ICD-9 Diagnosis Code 733.49

Asept necrosis bone NEC

Diagnosis Code 733.49

ICD-9: 733.49
Short Description: Asept necrosis bone NEC
Long Description: Aseptic necrosis of bone, other
This is the 2014 version of the ICD-9-CM diagnosis code 733.49

Code Classification
  • Diseases of the musculoskeletal system and connective tissue (710–739)
    • Osteopathies, chondropathies, and acquired musculoskeletal deformities (730-739)
      • 733 Other disorders of bone and cartilage

Information for Medical Professionals

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The ICD-10 and ICD-9 GEMs are used to facilitate linking between the diagnosis codes in ICD-9-CM and the new ICD-10-CM code set. The GEMs are the raw material from which providers, health information vendors and payers can derive specific applied mappings to meet their needs.

  • Aseptic necrosis of bone of upper limb
  • Aseptic necrosis of carpal bone
  • Aseptic necrosis of metatarsal
  • Aseptic necrosis of vertebral body
  • Avascular necrosis of bone of hand
  • Avascular necrosis of lateral femoral condyle
  • Avascular necrosis of lunate
  • Avascular necrosis of the capital femoral epiphysis
  • Osteoradionecrosis of the nasal-orbital complex
  • Osteoradionecrosis of the sphenoid bone
  • Osteoradionecrosis of the temporal bone

Index of Diseases and Injuries
References found for the code 733.49 in the Index of Diseases and Injuries:

Information for Patients


Also called: Aseptic necrosis, Avascular necrosis, Ischemic necrosis

Osteonecrosis is a disease caused by reduced blood flow to bones in the joints. In people with healthy bones, new bone is always replacing old bone. In osteonecrosis, the lack of blood causes the bone to break down faster than the body can make enough new bone. The bone starts to die and may break down.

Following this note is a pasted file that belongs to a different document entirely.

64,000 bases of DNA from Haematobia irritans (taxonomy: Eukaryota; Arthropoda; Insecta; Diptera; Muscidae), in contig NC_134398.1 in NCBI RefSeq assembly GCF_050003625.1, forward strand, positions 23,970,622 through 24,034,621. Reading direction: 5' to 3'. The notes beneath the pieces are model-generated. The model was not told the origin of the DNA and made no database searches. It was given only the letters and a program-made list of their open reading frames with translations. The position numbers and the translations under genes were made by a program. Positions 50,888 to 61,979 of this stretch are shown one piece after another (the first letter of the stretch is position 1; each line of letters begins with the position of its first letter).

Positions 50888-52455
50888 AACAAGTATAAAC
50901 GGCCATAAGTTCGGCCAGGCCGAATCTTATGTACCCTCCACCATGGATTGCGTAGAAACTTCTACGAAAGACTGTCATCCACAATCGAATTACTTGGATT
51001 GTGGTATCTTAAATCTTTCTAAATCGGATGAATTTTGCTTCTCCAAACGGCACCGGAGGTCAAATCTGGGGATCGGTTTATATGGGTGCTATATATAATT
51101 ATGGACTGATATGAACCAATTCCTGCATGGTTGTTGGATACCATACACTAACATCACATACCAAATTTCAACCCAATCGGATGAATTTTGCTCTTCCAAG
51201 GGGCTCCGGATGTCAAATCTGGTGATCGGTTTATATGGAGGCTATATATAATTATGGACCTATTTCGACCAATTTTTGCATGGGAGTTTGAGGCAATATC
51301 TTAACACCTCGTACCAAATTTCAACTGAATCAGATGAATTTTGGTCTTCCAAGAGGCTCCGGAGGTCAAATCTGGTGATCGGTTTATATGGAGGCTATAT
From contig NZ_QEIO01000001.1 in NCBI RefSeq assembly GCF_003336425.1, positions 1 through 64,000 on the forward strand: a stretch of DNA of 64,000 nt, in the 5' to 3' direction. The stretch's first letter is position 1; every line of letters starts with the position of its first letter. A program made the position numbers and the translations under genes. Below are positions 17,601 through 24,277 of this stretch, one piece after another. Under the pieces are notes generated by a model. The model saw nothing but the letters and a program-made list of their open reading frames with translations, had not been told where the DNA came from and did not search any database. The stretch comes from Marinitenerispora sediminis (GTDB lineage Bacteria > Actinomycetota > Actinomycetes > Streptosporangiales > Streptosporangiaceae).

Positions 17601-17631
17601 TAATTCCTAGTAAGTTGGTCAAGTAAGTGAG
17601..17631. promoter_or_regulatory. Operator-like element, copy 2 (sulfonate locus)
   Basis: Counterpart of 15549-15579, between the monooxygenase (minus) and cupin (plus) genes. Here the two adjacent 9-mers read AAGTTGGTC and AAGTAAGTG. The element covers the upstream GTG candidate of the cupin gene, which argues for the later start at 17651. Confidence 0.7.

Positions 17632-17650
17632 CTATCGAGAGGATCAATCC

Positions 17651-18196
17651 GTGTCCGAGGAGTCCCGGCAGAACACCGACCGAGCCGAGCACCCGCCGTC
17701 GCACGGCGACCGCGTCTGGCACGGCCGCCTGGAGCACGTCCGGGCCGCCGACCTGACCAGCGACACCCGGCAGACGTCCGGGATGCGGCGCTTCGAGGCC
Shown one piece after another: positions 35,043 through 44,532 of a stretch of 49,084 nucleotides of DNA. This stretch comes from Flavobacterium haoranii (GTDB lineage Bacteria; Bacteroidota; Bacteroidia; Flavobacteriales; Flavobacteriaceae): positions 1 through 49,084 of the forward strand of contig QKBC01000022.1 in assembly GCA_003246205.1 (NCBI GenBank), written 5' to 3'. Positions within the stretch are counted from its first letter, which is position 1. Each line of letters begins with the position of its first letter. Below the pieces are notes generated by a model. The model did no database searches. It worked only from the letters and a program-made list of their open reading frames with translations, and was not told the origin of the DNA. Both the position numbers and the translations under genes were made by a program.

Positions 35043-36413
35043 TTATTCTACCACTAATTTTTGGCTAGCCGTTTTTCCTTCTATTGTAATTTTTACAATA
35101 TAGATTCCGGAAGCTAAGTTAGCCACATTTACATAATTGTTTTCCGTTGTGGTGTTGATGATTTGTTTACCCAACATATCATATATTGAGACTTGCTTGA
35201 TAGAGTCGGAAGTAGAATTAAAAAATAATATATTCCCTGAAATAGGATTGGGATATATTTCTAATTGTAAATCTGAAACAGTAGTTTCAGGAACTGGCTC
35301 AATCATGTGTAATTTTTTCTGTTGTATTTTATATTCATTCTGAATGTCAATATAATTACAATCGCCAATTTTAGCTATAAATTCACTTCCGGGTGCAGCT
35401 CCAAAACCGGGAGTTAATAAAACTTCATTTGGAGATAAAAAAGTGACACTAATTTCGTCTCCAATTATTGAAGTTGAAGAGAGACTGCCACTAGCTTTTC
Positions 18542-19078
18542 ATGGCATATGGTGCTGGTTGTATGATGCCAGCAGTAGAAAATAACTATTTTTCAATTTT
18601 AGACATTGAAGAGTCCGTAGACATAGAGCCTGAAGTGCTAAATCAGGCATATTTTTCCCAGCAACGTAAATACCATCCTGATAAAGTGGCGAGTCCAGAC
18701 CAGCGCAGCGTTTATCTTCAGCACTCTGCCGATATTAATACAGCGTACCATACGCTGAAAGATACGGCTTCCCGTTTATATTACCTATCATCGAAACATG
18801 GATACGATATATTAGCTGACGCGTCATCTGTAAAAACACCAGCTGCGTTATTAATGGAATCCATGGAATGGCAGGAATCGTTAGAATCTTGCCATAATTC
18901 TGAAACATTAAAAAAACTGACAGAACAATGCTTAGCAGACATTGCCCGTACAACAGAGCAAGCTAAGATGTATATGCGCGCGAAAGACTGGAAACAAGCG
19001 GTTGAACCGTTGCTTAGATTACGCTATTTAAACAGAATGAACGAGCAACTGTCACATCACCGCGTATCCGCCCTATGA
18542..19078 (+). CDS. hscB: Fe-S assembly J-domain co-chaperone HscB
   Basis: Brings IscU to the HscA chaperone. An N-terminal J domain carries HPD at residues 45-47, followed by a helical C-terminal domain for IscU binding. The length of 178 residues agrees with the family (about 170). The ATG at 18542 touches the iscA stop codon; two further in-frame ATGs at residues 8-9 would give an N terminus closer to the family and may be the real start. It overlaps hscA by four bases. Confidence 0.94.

You can have osteonecrosis in one or several bones. It is most common in the upper leg. Other common sites are your upper arm and your knees, shoulders and ankles. The disease can affect men and women of any age, but it usually strikes in your thirties, forties or fifties.

At first, you might not have any symptoms. As the disease gets worse, you will probably have joint pain that becomes more severe. You may not be able to bend or move the affected joint very well.

No one is sure what causes the disease. Risk factors include

  • Long-term steroid treatment
  • Alcohol abuse
  • Joint injuries
  • Having certain diseases, including arthritis and cancer

Doctors use imaging tests and other tests to diagnose osteonecrosis. Treatments include medicines, using crutches, limiting activities that put weight on the affected joints, electrical stimulation and surgery.

NIH: National Institute of Arthritis and Musculoskeletal and Skin Diseases

  • Osteonecrosis

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